The Parish Paddlers

3 mins read


On June 22, the Beaufort Waterfront is going to be packed with participants and observers as the latest Dragon Boat Race takes place. This is the seventh year the races have taken place here. It is one of those popular fundraisers where local citizens raise money to assist cancer patients who live, work or receive treatment for cancer treatments. 

My church was recruiting people for its group, The Parish Paddlers, so I decided to investigate it. 

When I first called them, I was picturing these young athletic college men and women who would see me and cringe. 

But Sally Miller who responded to my phone call assured me that I would not be the oldest. As a matter of fact there were people in their 80s on the team.

So, I went down one Saturday morning to watch. 

First, anyone who can climb in a paddle boat and pick up a paddle can and should do it. It’s easy and it is fun. There is also a collective desire for all these paddlers to be there to support the cause. That common interest binds this team immediately.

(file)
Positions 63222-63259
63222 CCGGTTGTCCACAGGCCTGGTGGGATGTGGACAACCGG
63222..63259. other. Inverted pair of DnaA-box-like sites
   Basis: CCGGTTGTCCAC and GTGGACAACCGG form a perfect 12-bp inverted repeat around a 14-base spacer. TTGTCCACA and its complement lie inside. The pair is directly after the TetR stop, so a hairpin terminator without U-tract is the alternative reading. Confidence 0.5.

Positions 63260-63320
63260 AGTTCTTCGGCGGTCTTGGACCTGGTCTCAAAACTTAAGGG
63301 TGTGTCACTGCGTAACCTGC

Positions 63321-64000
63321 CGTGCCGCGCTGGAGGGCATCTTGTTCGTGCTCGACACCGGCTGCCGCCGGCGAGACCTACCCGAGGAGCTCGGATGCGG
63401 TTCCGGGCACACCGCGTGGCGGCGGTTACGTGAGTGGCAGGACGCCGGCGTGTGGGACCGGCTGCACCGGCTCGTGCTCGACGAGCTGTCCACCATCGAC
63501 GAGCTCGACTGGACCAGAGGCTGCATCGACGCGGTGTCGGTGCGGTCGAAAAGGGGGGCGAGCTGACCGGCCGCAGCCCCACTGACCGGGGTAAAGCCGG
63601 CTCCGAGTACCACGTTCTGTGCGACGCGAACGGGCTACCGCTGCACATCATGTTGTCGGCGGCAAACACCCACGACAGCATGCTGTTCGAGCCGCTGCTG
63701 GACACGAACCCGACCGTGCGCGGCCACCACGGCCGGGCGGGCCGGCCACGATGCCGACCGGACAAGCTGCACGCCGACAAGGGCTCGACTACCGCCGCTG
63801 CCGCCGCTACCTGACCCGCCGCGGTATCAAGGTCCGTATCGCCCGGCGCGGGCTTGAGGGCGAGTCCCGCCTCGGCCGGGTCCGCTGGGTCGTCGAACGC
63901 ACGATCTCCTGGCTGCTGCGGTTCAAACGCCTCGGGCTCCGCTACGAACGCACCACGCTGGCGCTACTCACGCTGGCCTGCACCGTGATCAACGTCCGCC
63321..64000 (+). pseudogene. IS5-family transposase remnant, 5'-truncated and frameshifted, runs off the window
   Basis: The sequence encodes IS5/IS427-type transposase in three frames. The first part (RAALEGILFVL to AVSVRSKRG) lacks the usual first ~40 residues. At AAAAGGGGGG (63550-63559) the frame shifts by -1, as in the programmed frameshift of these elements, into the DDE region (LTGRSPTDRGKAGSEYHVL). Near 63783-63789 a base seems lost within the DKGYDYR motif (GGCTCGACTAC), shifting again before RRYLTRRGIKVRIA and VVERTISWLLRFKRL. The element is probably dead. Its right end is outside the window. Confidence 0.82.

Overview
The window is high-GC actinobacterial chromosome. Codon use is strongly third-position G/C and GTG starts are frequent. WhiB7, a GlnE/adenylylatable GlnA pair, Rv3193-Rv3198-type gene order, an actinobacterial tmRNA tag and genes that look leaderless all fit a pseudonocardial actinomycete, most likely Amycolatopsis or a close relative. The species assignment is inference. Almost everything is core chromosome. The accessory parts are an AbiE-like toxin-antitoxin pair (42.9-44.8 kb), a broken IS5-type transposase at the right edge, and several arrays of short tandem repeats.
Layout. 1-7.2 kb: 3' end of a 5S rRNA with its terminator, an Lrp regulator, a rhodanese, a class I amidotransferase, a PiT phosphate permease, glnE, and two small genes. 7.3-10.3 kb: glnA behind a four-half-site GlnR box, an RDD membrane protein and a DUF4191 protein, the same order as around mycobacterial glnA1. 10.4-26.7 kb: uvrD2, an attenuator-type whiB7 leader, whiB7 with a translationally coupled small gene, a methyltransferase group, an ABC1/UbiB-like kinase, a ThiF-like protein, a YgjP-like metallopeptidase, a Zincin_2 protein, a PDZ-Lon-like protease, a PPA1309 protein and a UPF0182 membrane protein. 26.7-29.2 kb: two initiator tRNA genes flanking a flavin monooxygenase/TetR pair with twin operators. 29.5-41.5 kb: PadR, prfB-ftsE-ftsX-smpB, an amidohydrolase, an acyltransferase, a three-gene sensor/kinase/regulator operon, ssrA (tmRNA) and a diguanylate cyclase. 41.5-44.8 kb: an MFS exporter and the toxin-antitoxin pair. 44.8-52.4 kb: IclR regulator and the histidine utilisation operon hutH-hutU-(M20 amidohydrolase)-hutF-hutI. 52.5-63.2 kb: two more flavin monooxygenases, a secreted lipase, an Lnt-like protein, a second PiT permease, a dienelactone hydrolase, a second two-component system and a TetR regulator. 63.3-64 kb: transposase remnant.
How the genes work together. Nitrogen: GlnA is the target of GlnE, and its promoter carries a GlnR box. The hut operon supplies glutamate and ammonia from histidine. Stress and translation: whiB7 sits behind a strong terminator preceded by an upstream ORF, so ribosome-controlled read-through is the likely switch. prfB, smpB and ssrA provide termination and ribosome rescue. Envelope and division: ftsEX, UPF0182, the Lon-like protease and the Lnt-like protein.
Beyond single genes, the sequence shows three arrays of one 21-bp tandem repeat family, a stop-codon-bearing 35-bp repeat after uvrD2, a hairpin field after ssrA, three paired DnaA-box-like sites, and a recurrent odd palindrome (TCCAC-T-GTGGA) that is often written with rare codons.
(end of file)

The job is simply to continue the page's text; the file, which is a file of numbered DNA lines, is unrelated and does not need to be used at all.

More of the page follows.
The boats can have up to 22 people, with 20 paddlers facing toward the bow, one drummer (or caller) who sits at the front of the boat and faces the paddlers, and finally, the steer person at the rear of the boat. 

I thought it would be fun to be the drummer, but someone had already taken that place. Talk about a great job. Ride along while everyone else does the work and all you do is call out commands. I am very good at telling people what to do

Besides, there are a slew of fun “Dragon Boat orders” the caller must know. Like “Hitting the catch” “Hold the boat hard,” “Paddles in the boat” and “Prepare to back down.” 

I was practicing in my office when my husband came into my office.

“What are you doing?” he said.

“I’m practicing being a Drummer on a Dragon Boat for The Parish Paddlers. I was told there is one assigned already, but I’m thinking they might need a backup, so I’m practicing just in case.”

That is when he reminded me that we have another family obligation that could not be ignored, and I could not play on the Dragon Boat.

I called Sally with the bad news, but she assured me that I could be on the team next year. 

That is when I told her that I was practicing for the Drummer position and explained how well I can bark out commands and call out “Time it up!” to get all the paddlers in sync. 

She only laughed and said pleasantly, “We’ll see you next year, Lee.”

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